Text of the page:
Round Hill Music has announced that it has closed its third private fund, Round Hill Music Royalty Fund III, with total equity commitments of $291m.
Of that $291m, says Round Hill, it’s already spent more than $200m on catalogs including hit songs performed by The Goo Goo Dolls, Matchbox Twenty, Rob Thomas, Black Sabbath, Dropkick Murphys, Daughtry, Craig David, Kiss, Limp Bizkit, Blues Traveler, Bruno Mars, Skid Row, Bachman Turner Overdrive, Night Ranger and more.
The Royalty Fund III is separate to a new royalty fund (Round Hill Music Royalty Fund Ltd) that Round Hill floated on the London Stock Exchange last week, which raised $282m ahead of its IPO.
That $282m was $93m lower than the $375m Round Hill was hoping to raise.
Round Hill’s initial intention was to spend the majority of this $375m IPO target to acquire a portfolio of copyrights owned by its Round Hill Music Royalty Fund I, which originally launched in the US in 2012.
That catalog was recently independently valued at $363m, and contains songs made famous by the Beatles, Celine Dion, Louis Armstrong and the Rolling Stones.
Obviously enough, the $282m raised via Round Hill’s IPO last week won’t be enough to acquire Fund I’s copyrights at this $363m valuation.
Round Hill does has a plan for this shortfall, however.
In a pre-IPO prospectus published in October, Round Hill wrote: “In the event that the Net Proceeds of the [IPO] are lower than [our] target amount of US$375 million, the Company intends to deploy substantially all of such Net Proceeds in acquiring a proportionate part of the Pipeline Investments at the same valuation.”
In other words, we might not buy some, rather than all, of the copyrights owned by Fund I.
Could Round Hill’s Fund III now step in to acquire the remaining Fund I assets? We shall see.
The company says that its investors in Fund III include “leading endowments, foundations, and pension funds, while also adding select new US institutional investors”.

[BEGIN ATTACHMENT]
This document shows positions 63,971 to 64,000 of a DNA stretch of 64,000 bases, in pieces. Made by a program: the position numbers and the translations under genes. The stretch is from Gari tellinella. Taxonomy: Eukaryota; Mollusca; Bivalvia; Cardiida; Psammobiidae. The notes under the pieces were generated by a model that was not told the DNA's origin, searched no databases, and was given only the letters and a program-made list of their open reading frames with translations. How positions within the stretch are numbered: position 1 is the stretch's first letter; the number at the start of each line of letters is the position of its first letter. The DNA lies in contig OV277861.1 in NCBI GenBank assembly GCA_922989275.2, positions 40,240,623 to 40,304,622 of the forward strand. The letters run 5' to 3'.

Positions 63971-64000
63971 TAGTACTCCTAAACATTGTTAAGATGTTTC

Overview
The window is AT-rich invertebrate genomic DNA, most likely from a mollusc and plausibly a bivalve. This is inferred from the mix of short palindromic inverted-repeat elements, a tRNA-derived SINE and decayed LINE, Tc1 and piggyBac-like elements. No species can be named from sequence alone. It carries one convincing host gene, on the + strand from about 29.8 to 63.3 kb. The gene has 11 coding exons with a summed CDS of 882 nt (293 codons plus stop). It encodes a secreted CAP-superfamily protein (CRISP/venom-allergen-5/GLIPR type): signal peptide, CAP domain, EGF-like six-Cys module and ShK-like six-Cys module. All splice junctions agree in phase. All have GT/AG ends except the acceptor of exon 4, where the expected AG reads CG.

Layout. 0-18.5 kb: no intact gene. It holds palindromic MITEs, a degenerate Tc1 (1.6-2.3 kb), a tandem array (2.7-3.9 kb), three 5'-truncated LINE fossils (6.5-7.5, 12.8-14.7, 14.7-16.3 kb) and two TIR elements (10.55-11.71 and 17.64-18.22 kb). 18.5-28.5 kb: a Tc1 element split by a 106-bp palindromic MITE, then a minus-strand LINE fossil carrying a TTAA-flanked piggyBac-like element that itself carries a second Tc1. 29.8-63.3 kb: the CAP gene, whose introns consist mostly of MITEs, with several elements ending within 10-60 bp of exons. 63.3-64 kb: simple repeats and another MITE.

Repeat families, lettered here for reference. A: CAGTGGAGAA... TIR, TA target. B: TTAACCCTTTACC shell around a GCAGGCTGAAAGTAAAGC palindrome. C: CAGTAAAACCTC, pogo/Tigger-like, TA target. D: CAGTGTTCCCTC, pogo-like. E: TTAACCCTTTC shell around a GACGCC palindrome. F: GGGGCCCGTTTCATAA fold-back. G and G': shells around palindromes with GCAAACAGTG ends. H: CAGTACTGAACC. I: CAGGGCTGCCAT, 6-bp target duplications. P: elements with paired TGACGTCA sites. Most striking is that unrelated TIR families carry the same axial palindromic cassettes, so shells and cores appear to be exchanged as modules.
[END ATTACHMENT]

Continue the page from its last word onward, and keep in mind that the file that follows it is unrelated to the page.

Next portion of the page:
Since inception, Round Hill Music, across all funds, has acquired rights to over 128,000 songs.
It’s possibly useful at this point to break down Round Hill’s four funds to date by chronology.
- As mentioned, in 2012, Round Hill launched its Music Royalty Fund I, which eventually closed with $202m raised. (It then deployed that $202m buying catalogs which an independent valuer now suggests have since shot up in value, and are worth $363m.)
- Then, in December 2017, it raised $263m via its Music Royalty Fund II, money it used to complete its historic acquisition of the Carlin catalog for around $245m.
- Today (November 18), we learn that Music Royalty Fund III has raised $291m.
- And last week, Round Hill floated an additional fund on the LSE, raising $282m.
Across those four funds, that adds up to over a billion dollars of spending power ($1.045bn).
Josh Gruss, Chief Executive Officer of Round Hill Music, said of the Fund III raise: “We are grateful for the continued confidence and strong support we received for Fund III from a diverse group of new and existing high caliber investors.
“Round Hill Music has continued to distinguish itself as a leader in the music royalty space by acquiring blue chip songs with enduring long-term popularity. We are pleased to serve as the partner of choice for songwriters and other third parties, attracting a talented team with a deep knowledge of the investment and music industries.
“Against the backdrop of the global pandemic and the structural shift of streaming and synchronization, the music royalty asset class has gathered pace and continues to show strong growth, while also proving resilient in difficult economic environments.
“As experienced investors in music rights, our objective continues to be to provide investors with regular and growing income and capital returns from investment primarily in high quality, music intellectual property.”
“Against the backdrop of the global pandemic and the structural shift of streaming and synchronization, the music royalty asset class has gathered pace and continues to show strong growth, while also proving resilient in difficult economic environments.”
Josh Gruss, Round Hill
Neil Gillis, Round Hill Music’s President, added: “We were able to raise our largest fund to date amid the COVID-19 pandemic due to continuing favorable market conditions, including improved copyright law, a surge in streaming subscription services, and increased synchronization opportunities.
“For more than a decade, Round Hill Music has generated strong risk-adjusted returns for our investors and we look forward to continued innovation as we seek to capitalize on great tailwinds for our business.”Music Business Worldwide